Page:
Definitions
from Wiktionary, Creative Commons Attribution/ShareAlike License
 adj. Of a relation R on a set S, having the property that for any two distinct elements of S, at least one is not related to the other via R.
Etymologies
from Wiktionary, Creative Commons Attribution/ShareAlike License
Examples

(A world containing such wonders as Borges's Aleph, where parthood is not antisymmetric, might by contrast be finite and yet atomless.)

As already mentioned, however, most contemporary authors are inclined to construe the relation of material constitution as a sui generis, nonmereological relation, or else to treat constitution itself as identity (hence, given (16), as a limit case of an antisymmetric parthood relation; see e.g. Noonan 1993).

Notice that the relation thus defined is asymmetric (rather than antisymmetric): it doesn't permit any object to be existentially dependent upon itself.

The Fock operator (represented as a matrix) also contains some off diagonal elements, corresponding to the fact that you can swap the electrons in any two states without really changing anything (except the overall sign of the wave function), due to the fact that the full multielectron state must be antisymmetric.
Everything You Ever Wanted to Know About Quantum Mechanics, But Were Afraid to Ask

For every equation there is a symmetric or antisymmetric equation that link different phenomena.

However any weighted average of a series of numbers, in which the weights are antisymmetric about the central value, gives an estimate of the trend.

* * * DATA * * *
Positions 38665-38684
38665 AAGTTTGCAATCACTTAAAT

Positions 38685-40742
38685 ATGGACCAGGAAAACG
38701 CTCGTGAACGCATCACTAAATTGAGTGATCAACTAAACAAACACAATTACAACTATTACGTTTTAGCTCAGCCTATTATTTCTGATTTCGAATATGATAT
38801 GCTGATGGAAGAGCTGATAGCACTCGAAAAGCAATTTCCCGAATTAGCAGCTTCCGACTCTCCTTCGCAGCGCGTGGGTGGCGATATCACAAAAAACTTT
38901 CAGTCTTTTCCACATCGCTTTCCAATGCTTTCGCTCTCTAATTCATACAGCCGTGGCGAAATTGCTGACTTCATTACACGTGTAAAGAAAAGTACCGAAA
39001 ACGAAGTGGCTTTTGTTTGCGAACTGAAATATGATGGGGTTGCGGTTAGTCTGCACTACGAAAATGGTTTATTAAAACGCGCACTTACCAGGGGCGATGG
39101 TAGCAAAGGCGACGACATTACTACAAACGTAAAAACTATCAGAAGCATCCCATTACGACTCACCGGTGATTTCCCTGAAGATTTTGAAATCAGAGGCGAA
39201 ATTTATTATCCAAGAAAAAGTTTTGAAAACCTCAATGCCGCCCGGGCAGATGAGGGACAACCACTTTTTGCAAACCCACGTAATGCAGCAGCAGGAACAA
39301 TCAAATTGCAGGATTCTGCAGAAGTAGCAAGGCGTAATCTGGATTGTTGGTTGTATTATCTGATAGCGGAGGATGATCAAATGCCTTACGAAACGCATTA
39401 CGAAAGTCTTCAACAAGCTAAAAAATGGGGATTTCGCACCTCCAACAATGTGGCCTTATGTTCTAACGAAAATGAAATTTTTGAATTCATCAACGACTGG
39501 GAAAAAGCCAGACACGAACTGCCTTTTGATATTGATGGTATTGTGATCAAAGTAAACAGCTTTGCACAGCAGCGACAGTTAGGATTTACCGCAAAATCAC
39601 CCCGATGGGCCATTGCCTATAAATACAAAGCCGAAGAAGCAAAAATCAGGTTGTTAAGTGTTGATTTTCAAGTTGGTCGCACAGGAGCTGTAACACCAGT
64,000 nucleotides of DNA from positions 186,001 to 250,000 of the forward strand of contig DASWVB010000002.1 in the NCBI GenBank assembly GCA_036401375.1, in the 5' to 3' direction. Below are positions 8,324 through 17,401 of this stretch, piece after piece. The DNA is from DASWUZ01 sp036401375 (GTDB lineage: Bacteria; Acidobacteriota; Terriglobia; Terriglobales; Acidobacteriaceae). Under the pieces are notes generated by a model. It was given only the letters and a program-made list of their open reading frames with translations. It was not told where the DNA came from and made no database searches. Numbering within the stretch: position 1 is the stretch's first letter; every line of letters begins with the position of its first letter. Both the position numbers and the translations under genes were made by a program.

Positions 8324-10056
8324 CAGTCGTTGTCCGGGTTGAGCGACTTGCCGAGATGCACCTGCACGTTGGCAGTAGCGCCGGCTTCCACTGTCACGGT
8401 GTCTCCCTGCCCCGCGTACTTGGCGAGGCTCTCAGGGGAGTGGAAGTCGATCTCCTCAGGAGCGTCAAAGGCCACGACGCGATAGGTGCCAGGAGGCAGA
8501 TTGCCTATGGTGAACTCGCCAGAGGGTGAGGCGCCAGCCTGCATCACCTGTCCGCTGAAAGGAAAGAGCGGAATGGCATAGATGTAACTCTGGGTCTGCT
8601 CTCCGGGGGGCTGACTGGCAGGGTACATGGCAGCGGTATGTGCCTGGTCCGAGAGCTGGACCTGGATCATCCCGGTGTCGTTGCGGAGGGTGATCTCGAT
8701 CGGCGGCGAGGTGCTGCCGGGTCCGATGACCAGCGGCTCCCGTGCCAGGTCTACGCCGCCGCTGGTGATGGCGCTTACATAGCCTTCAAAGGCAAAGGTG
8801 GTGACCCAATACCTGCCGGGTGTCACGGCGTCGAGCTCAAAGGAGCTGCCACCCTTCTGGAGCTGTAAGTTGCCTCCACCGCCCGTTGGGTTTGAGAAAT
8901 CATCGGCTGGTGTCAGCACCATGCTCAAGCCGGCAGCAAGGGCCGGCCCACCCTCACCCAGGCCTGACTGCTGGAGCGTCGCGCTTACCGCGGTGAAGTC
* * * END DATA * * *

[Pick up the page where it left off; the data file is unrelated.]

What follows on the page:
The control system went into oscillation 37 myr BP when Antarctica started moving into its present position, the temperature of the ocean and that of the rest of the environment opposing each other in antisymmetric mode.

Back to Wikipedia, this time on fermions: Fermions . . . are particles which form totallyantisymmetric composite quantum states.

Fermions have halfintegral spin and are described by wavefunctions that are antisymmetric in the exchange of two particles, i.e. the wavefunctions change sign when two particles change places, and they follow what is called
Additional background material on the Nobel Prize in Physics 1996

The two particles that are used in this theoretical exploration are in what Christandl calls an "antisymmetric state."
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